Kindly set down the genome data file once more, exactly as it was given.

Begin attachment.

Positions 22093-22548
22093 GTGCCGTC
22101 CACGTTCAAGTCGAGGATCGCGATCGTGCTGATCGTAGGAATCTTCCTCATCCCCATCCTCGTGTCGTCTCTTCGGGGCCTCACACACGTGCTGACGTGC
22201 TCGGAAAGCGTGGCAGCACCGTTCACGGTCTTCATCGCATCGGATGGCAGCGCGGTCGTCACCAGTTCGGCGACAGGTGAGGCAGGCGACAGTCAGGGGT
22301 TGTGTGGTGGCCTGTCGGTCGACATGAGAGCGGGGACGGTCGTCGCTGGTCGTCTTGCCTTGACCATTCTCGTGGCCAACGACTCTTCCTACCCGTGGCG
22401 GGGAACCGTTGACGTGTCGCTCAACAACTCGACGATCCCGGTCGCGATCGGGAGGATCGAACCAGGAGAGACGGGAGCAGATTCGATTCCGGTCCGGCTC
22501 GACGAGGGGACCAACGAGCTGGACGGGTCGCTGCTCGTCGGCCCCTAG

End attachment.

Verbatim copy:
Positions 22093-22548
22093 GTGCCGTC
22101 CACGTTCAAGTCGAGGATCGCGATCGTGCTGATCGTAGGAATCTTCCTCATCCCCATCCTCGTGTCGTCTCTTCGGGGCCTCACACACGTGCTGACGTGC
22201 TCGGAAAGCGTGGCAGCACCGTTCACGGTCTTCATCGCATCGGATGGCAGCGCGGTCGTCACCAGTTCGGCGACAGGTGAGGCAGGCGACAGTCAGGGGT
22301 TGTGTGGTGGCCTGTCGGTCGACATGAGAGCGGGGACGGTCGTCGCTGGTCGTCTTGCCTTGACCATTCTCGTGGCCAACGACTCTTCCTACCCGTGGCG
22401 GGGAACCGTTGACGTGTCGCTCAACAACTCGACGATCCCGGTCGCGATCGGGAGGATCGAACCAGGAGAGACGGGAGCAGATTCGATTCCGGTCCGGCTC
22501 GACGAGGGGACCAACGAGCTGGACGGGTCGCTGCTCGTCGGCCCCTAG